The Runner’s HiPosted on July 23rd, 2013 No comments
During one of my Sat runs at Stevens Creek Trail, my running buddies and I came face to face with a biker (cyclist not motorcycle biker) as we exiting Bear Meadow Trail, and that’s quite amusing as it usually would be the other way around. I often found myself got singled out by pack of bikers whenever I do my long runs, whether they are MTBs at trails or speedy road bikes on road.
I like the solitude of running alone, especially on my long runs (12+ miles); there is something very cleansing and zen-ish about the whole experience. Covering the pavement or dirt surface with my own feet makes me feel extra strong, and I can focus on everything around me without distraction of conversation. It’s also a great 2, 3 hours of declustering my mind. Of course this is just my personal preference, and I think most runners like to run with friends for it’s less boring and also helps to improve your speed.
I also like to run in very early hours, and sometime I would come across another early solo runner coming from the opposite direction, on the other side of the road, or passing me on the narrow trail; I would wave my right hand and slightly nod my head. Sometimes I would add a “Hi” and smile if we happened to engage eyes contact.
This kind of friendly exchange take place often, and I always thought it’s the same everywhere. Runners are just friendly people!! But as my circle of running friends got expanded, and my running routes go 2,500 miles outside of SF Bay Area, I found things are not quite the same.
I think Californians are generally more friendly than people elsewhere; we are just warm and open toward others. So whether I am running in Los Gatos Creek Trail or on Diamond Bar Blvd, other runners will nod and say “Hi”. I have runner asking about “you have extra GU?” at track. After I did my 13 miles near Santa Anita River, another runner came up to me and asked about which race I was training for. He eagerly shared tips about running Long Beach Marathon with me, and advised me how to deal with race day morning traffic. I have had runner saying “Morning” to me across a 6-lane street in San Diego. And it’s not unusual a thirsty runner getting water from another runner, even at races.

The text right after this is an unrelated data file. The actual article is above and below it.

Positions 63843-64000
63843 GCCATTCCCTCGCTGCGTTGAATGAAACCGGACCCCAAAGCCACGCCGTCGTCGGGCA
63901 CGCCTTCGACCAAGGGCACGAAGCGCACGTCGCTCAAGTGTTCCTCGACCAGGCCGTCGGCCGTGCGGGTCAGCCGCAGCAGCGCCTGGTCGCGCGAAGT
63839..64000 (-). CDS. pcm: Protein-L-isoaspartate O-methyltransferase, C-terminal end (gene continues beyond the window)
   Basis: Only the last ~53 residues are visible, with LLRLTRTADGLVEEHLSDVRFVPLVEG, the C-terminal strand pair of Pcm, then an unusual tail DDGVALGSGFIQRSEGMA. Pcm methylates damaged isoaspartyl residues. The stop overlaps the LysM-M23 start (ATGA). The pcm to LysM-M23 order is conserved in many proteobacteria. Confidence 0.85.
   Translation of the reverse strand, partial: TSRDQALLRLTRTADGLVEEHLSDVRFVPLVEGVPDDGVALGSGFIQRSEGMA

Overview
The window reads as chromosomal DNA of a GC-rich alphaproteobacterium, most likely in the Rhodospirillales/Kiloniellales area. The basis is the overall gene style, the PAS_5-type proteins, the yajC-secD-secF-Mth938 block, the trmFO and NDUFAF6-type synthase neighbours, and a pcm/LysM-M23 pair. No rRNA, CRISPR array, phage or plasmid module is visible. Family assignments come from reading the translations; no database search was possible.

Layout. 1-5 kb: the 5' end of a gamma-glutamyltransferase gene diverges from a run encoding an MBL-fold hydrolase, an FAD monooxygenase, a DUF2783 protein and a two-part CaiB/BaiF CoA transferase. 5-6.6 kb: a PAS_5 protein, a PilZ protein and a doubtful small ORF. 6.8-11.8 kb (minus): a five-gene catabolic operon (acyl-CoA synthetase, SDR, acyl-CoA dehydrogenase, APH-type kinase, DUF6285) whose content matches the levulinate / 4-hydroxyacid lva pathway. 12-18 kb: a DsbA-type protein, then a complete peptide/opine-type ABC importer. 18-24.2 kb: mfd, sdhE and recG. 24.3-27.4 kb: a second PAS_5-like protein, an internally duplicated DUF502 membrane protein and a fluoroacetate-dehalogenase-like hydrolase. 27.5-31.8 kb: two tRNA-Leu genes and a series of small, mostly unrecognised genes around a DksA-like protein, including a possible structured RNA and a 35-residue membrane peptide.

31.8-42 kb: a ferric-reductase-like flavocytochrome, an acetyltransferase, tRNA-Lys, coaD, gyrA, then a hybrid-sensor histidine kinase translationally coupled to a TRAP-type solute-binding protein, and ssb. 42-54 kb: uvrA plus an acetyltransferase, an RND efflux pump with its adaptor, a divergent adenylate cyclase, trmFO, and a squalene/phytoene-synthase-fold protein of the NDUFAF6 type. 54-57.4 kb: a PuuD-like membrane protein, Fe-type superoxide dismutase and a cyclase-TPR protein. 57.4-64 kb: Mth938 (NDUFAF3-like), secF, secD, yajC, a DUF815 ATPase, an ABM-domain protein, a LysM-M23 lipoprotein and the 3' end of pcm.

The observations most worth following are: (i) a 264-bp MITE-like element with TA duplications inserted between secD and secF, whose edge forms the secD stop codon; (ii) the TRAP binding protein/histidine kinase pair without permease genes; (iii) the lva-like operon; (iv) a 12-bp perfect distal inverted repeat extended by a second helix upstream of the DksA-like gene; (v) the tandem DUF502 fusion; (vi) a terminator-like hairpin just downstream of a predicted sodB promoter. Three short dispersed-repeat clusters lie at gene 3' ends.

But I do notice when running in other cities like Atlanta, Buffalo, Paris, Tokyo.., runners don’t always return my friendly “Hi” or nod. They totally ignored me, and I wasn’t sure if they were shy or they thought I was nuts. However, I did find a way to impose myself, haha!! Whenever I was on a business trip out-of-town, I would look up local Road Runners Club and join their group runs. Not only it’s safer for girl, also a great way to meet new friends, break the ice, and find out interesting local races or running stores. I have done my “mini destination runs” with runners in Canada, Germany, Taiwan, Korea… this way, and got invited to stay for post run “pint” after running 7 miles at Central Park or yummy brunch in snowy Calgery!
Bikers are a little different though! Bikes usually come up from behind and pass me really fast, and 90% of the time I can expect the courtesy call out of “Bike!” or “On your left”. Of course I acknowledge them by raising my left hand, so they know I have heard them alright. Occasionally when going uphill while the bikers are coming downhill, they will stop for me at the top of the hill and give me “good job, girl” when I slowly charge up and make my way to the top. If it’s a narrow trail, I will move to the side and let bikers pass first, and I can almost guarantee you that they always say “thank you”, “have fun” when we pass each other. But I have heard that bikers don’t greet another biker the same way though. So I guess that we runners are nicer people and that positive friendliness is contagious 🙂
How about encounter with runners when not running?
Runners are easy to spot even when we are in our “normal cloth”. I was asked “Are you running (as racing) tomorrow?” in the elevator at a hotel in D.C. while I was in business dress and high heels; apparently there was a race the next day morning and they came in for that. I remember a guy asked Max “are you a runner?” at a sushi bar once, and within 30 seconds we started sharing our opinions about Garmin, Adidas, success of Max’s most recent race…etc. Somehow we must send out that universal runner’s Hi that only runners pick up 🙂
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